Elbow Arthritis Treatment Espanola NM

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Fredrica L Emrich Smith, MD
(505) 662-9400
3917 West Rd
Los Alamos, NM
Specialties
Internal Medicine, Rheumatology
Gender
Female
Education
Medical School: Duke Univ Sch Of Med, Durham Nc 27710
Graduation Year: 1971

Data Provided By:
Fredrica E Smith
(505) 662-9400
3917 West Road
Los Alamos, NM
Specialty
Rheumatology

Data Provided By:
Jacqueline Kim Dean, MD
1617 University Blvd NE
Albuquerque, NM
Specialties
Internal Medicine, Rheumatology
Gender
Female
Education
Medical School: Univ Of Louisville Sch Of Med, Louisville Ky 40202
Graduation Year: 1990

Data Provided By:
Armando Carlos Angel, MD
(505) 526-8550
1820 Paisano Rd
Las Cruces, NM
Specialties
Internal Medicine, Rheumatology
Gender
Male
Languages
Spanish
Education
Medical School: Univ Of Az Coll Of Med, Tucson Az 85724
Graduation Year: 1977
Hospital
Hospital: Sierra Med Ctr, El Paso, Tx; Rio-Vista Rehab Hospital, El Paso, Tx

Data Provided By:
Rogelio Eduardo Rojas, MD
28 Hwy 571
El Rito, NM
Specialties
Internal Medicine, Rheumatology
Gender
Male
Education
Medical School: Univ Auto De Nuevo Leon, Fac De Med, Monterrey, Nuevo Leon, Mexico
Graduation Year: 1994

Data Provided By:
Fredrica E Smith, MD
(505) 662-9400
3917 West Rd
Los Alamos, NM
Specialties
Internal Medicine, Rheumatology
Gender
Male
Education
Medical School: Duke Univ Sch Of Med, Durham Nc 27710
Graduation Year: 1971

Data Provided By:
Dr.Murray Sokoloff
(505) 986-0044
2019 Galisteo St # A3
Santa Fe, NM
Gender
M
Education
Medical School: A Einstein Coll Of Med Of Yeshiva Univ
Year of Graduation: 1963
Speciality
Rheumatologist
General Information
Accepting New Patients: Yes
RateMD Rating
2.3, out of 5 based on 3, reviews.

Data Provided By:
Terry William Du Clos, MD
2211 Lomas Blvd NE
Albuquerque, NM
Specialties
Internal Medicine, Rheumatology
Gender
Male
Education
Medical School: Rush Med Coll Of Rush Univ, Chicago Il 60612
Graduation Year: 1981

Data Provided By:
Charles Le Roy Weed, MD
5400 Gibson Blvd SE
Albuquerque, NM
Specialties
Internal Medicine, Rheumatology
Gender
Male
Education
Medical School: Univ Of Rochester Sch Of Med & Dentistry, Rochester Ny 14642
Graduation Year: 1961

Data Provided By:
Frank Xavier O'Sullivan, MD
(505) 262-3228
5400 Gibson Blvd SE 4th Fl/Elevator A
Albuquerque, NM
Specialties
Internal Medicine, Rheumatology
Gender
Male
Education
Medical School: Univ Of Ks Sch Of Med, Kansas City Ks 66103
Graduation Year: 1978

Data Provided By:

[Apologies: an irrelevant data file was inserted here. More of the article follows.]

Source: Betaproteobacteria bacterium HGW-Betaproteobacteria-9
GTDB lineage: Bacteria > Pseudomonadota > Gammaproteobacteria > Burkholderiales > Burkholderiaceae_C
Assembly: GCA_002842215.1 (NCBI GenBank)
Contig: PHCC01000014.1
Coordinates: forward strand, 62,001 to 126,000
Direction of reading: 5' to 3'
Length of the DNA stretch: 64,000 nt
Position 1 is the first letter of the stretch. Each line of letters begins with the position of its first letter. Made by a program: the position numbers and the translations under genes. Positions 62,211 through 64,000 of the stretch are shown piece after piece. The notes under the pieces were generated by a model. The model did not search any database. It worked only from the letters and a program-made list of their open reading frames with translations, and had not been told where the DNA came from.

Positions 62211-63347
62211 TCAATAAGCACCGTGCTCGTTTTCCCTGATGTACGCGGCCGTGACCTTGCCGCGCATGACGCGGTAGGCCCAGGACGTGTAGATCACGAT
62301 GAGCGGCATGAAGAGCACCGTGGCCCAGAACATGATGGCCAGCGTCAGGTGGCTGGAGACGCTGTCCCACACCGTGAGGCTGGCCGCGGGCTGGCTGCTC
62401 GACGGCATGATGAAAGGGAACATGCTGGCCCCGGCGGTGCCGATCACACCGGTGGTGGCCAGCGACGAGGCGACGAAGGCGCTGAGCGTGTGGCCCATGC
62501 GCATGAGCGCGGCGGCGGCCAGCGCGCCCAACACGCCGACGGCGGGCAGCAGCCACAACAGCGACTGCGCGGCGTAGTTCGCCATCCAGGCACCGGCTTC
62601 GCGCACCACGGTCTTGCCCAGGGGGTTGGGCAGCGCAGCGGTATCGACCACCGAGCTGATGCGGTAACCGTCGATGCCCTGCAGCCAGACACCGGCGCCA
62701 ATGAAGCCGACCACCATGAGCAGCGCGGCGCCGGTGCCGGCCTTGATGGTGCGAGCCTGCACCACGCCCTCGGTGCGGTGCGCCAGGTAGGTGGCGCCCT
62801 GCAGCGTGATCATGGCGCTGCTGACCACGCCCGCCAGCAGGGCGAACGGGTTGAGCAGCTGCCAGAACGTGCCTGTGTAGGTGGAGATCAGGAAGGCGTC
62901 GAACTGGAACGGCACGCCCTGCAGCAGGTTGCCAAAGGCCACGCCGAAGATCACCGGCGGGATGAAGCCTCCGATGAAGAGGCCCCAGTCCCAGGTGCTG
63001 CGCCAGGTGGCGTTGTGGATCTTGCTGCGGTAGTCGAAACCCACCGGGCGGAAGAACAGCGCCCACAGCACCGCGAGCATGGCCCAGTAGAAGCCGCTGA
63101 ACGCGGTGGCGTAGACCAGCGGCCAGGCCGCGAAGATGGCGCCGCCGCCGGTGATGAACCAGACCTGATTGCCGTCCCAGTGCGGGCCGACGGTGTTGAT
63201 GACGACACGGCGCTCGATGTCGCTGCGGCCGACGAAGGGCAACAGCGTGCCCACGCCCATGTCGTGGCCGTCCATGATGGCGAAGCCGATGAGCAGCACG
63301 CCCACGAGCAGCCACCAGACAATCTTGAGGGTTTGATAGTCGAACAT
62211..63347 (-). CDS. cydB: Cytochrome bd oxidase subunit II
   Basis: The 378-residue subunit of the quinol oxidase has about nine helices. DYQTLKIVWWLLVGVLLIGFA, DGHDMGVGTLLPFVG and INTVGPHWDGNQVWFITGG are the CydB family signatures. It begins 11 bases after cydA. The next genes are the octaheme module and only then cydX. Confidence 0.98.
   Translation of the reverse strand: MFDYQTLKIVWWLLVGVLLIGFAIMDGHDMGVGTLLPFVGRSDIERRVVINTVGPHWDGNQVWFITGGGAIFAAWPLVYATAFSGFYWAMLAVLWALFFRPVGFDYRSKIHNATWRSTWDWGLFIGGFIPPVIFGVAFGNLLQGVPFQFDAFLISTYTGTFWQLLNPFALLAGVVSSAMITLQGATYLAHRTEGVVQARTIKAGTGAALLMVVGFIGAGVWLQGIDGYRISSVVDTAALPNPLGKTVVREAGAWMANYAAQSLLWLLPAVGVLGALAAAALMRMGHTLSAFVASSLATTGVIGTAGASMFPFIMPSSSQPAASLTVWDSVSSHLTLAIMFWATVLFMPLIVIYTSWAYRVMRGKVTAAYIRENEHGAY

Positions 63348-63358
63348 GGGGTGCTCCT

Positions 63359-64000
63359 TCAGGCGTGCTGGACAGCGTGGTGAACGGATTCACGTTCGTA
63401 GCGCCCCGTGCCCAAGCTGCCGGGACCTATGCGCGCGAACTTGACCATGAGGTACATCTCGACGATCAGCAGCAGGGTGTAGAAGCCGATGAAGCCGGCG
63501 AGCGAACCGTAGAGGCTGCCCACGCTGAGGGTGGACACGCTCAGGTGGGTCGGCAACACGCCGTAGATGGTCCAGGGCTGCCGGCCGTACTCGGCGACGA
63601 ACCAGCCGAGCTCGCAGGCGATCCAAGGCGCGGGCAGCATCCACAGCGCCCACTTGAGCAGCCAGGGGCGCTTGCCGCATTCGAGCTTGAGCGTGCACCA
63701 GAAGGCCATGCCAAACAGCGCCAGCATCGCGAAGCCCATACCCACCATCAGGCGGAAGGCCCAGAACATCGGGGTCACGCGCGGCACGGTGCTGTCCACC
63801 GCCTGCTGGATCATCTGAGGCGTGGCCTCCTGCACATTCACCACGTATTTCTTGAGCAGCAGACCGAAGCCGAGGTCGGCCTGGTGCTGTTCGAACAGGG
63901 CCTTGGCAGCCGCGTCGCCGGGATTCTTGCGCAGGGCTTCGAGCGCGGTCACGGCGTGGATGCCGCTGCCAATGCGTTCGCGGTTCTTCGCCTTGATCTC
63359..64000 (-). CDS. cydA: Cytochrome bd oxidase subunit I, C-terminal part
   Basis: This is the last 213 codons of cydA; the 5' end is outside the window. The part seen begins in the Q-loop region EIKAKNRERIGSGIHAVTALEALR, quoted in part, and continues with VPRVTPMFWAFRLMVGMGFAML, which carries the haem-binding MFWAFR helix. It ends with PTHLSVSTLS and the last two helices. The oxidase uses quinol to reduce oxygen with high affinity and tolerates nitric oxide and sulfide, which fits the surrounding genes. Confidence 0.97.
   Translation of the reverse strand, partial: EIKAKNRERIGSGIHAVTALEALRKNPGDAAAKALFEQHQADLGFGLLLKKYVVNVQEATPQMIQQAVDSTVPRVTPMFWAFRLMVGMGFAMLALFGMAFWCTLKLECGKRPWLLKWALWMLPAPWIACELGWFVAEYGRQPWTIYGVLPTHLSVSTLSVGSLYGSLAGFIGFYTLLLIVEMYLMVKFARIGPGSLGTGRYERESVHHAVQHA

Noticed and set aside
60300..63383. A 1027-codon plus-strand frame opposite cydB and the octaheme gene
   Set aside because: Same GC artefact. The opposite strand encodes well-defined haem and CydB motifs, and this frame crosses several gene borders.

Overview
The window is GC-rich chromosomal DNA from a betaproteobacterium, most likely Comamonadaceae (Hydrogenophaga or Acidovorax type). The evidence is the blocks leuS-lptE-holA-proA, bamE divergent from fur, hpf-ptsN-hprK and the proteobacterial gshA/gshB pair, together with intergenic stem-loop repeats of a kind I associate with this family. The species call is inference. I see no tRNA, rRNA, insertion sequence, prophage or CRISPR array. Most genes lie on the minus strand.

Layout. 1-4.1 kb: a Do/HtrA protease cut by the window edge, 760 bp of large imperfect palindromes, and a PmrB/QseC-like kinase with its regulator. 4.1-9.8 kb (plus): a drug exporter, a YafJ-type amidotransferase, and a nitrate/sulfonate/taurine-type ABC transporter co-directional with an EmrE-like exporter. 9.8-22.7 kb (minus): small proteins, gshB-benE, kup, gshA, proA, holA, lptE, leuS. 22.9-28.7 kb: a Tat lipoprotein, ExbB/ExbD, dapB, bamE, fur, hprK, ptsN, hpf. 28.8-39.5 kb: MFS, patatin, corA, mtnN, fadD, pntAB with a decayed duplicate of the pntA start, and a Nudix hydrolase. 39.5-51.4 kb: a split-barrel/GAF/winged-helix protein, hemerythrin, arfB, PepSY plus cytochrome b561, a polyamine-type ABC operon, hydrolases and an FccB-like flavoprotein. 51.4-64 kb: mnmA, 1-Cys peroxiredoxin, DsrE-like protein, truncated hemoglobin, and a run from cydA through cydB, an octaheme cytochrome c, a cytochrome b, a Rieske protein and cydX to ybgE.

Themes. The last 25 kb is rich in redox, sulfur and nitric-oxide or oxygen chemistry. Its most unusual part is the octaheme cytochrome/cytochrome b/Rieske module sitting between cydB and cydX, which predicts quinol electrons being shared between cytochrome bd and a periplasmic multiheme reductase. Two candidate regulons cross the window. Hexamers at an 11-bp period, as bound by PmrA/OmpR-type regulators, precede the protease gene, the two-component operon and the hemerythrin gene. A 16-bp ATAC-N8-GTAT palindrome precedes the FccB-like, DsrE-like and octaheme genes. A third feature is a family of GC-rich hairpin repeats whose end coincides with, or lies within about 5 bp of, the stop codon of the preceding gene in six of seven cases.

Data Provided By:

Update on Treatment of Elbow Arthritis

How do you know if that elbow stiffness, pain, and loss of motion you are having is arthritis? What causes elbow arthritis? What can be done about it? In this article, experts in the area of hand and upper extremity surgery review studies from the past five years and attempt to answer these questions.

The diagnosis of elbow symptoms begins with a patient history followed by a physical exam. The symptoms could be from rheumatoid arthritis, osteoarthritis, infection, or some other problem. By identifying the location of pain and the aggravating/relieving factors, doctors can help narrow down the underlying cause.

For example, rheumatoid arthritis usually causes pain throughout the entire range-of-motion. The pain is more likely to be located along the outside edge of the joint. Osteoarthritis is more common among males involved in heavy lifting (e.g., manual laborers, weight lifters, throwing athletes). Osteoarthritic pain is more likely to be present at the beginning and ending of motion, rather than throughout the entire arc of motion.

Examination by the physician takes into account any skin changes, joint motion (quantity and quality), and blood work. Lab studies examining the blood can identify the presence of infection as a possible source of pain and stiffness.

Sometimes the clinical exam is said to be unremarkable. That means there weren't enough findings to point to anything specific. Then X-rays or other more advanced imaging studies can be ordered. X-ray findings do help identify the difference between rheumatoid and osteoarthritis. The X-rays may show the presence of bone spurs, narrowing of the joint margins, and the presence of any fractures, subluxations, or dislocations.

Once the diagnosis has been made, the doctor turns his or her attention to developing a plan of care that will prevent further complications or problems. If it looks like surgery might be necessary, CT scan and/or MRIs may be ordered.

Treatment is divided into two types: conservative (nonoperative) and surgery. Nonsurgical treatment usually begins with medications to control symptoms and prevent damage to the joint. For some patients, the use of antiinflammatory drugs and disease modifying anti-rheumatic drugs (DMARDs) can completely eliminate all signs and symptoms of rheumatoid arthritis.

No matter what the cause of the problem is, activity modification, rest, and physical therapy are often recommended. Sometimes splinting is advised to help protect, support, and mobilize (move) the joint. If after three to six months of conservative care, there is no improvement (or the symptoms are worse), then surgery may be an option.

There are various types of surgical procedures to consider. Which one is selected depends on the patient's age, diagnosis, job demands, or sports participation. The selection of surgical procedures also takes into account the areas of the joint affected most (e.g., joint surface, capsule, synovium). The surgeon does e...

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